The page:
The Rise of "Reality Capitalism"

Risk, reward, and virtue in American business

If pop culture is a leading indicator of social change, one emerging TV genre should be applauded. It is a flood of reality shows that focus on the daily dynamics by which self-made people conduct business: Pawn Stars, Ice Road Truckers, American Pickers, Deadliest Catch, Hardcore Pawn, Yukon Gold, Storage Wars, and others.

I call it “reality capitalism,” and it is the polar opposite of crony capitalism. 

They display people taking risks and prospering (or not) through hard work and good judgment. They embody the opposite of cronyism because government privilege is nowhere to be seen.

Some aspects of the programs feel contrived, but what matters is that small businessmen and working people are elevated to a status that used to be reserved for those featured on Lifestyles of the Rich and Famous.

Fans tune in to see whether Mike and Frank (American Pickers) will find a “honey hole” as they travel America. Perhaps a barn in Rhode Island will contain a rare Harley or one of the old metal gasoline signs that sells in a flash in their Iowa shop. Viewers groan in amused exasperation as Rick (Pawn Stars) flaunts arcane facts about the antiques people bring in. The items and negotiation are fascinating, and the businessmen are thoroughly likable because of the honesty, humor, and respect with which they treat sellers.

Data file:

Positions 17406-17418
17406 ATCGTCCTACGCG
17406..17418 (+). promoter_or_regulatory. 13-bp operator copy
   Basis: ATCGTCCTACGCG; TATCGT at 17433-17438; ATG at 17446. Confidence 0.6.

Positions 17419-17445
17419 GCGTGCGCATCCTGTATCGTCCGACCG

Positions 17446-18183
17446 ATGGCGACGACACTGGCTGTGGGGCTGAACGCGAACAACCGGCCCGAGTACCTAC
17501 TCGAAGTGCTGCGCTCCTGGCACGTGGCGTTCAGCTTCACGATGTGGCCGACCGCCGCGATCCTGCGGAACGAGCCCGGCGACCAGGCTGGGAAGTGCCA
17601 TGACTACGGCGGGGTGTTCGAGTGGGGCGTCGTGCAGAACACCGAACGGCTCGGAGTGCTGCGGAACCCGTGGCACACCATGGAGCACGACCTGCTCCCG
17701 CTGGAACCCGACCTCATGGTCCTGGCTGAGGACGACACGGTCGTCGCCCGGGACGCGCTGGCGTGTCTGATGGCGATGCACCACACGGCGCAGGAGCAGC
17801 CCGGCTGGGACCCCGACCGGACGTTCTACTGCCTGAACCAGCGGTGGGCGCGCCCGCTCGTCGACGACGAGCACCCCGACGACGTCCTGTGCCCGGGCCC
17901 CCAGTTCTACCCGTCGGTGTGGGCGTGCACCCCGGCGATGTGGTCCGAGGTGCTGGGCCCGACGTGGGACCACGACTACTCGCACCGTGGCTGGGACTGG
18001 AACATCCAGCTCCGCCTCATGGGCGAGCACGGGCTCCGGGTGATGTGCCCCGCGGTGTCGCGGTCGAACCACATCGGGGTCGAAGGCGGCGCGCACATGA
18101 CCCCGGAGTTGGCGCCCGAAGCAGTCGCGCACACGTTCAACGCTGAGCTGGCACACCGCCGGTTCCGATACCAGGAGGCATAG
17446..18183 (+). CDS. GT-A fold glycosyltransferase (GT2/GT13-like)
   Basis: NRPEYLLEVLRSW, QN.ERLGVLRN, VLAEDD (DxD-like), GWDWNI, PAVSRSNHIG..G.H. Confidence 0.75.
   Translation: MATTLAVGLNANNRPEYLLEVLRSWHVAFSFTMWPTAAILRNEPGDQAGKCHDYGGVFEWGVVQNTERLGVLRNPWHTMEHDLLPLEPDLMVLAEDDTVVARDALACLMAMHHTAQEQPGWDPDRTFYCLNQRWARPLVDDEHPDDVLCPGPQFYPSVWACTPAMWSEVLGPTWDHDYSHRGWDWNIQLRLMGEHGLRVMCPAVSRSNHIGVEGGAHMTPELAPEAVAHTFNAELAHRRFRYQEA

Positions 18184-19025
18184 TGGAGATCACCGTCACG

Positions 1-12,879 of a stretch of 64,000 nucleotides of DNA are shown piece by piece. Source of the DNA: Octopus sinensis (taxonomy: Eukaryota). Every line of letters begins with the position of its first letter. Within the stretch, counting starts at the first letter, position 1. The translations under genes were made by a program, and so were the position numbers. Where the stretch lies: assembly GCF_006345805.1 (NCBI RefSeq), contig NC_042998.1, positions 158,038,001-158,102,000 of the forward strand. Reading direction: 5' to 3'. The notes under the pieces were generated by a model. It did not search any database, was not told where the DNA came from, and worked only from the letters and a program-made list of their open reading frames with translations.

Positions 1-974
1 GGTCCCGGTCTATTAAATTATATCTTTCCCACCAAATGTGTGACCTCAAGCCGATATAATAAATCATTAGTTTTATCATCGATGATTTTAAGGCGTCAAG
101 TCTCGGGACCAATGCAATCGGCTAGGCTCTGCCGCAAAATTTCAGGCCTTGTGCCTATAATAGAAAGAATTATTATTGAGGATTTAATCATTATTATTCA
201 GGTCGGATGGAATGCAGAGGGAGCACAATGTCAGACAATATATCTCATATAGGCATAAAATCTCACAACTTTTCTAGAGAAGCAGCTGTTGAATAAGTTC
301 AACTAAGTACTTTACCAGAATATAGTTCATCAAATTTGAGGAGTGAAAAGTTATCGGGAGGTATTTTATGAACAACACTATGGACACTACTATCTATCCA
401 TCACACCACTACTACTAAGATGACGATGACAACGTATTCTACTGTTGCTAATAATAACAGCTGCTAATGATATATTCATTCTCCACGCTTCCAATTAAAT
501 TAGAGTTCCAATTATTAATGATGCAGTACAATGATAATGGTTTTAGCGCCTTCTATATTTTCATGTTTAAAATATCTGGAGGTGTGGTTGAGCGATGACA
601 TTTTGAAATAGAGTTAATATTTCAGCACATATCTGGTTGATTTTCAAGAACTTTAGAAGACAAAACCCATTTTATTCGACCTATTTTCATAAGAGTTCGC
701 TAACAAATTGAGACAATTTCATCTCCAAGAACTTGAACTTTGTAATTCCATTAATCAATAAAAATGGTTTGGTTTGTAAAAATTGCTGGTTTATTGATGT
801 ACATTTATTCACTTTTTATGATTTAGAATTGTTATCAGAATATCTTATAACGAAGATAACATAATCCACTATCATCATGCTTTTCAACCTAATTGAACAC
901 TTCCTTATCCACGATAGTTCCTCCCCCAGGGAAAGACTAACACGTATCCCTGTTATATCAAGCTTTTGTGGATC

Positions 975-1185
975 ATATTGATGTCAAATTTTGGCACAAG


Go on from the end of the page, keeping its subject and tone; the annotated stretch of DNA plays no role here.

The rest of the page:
The shows also explain the simple mechanisms of the free market. Mike and Frank discuss the end-price they will put on items and tell the seller why they need to buy at approximately 50% of that figure. The words “gas money” come up frequently. Rick's favorite phrase is, “I'm taking all the risk.” Then he comments on overhead and how long an item might take up room in his store. In both programs, the buyer sometimes pays more than the asking price because he knows the true value of a good and does not want to cheat the seller. The fairness is not only a matter of ethics but also good business: it establishes trust.

The reality capitalism genre can be roughly broken into two categories: entrepreneurs who are business owners, and working people who struggle to prosper against the odds.

Yukon Gold features small mining crews who search for gold in the Yukon during its four-month window of opportunity. Machinery breaks, nature strikes, and crew members fight against their own discouragement. Ice Road Truckers follows truck drivers who confront frozen lakes and treacherous situations as they haul loads across Arctic areas of Alaska and Canada. Both shows focus on why the people assume work in such terrible conditions: money. Most of them are after a better life for their families.

They are entrepreneurs who gamble with their own time, money, and energy to establish businesses through which everyone profits. They are people who overcome obstacles for a chance for their families to prosper. It is heartening to see society’s true heroes receive the acknowledgement they deserve.

Further Reading

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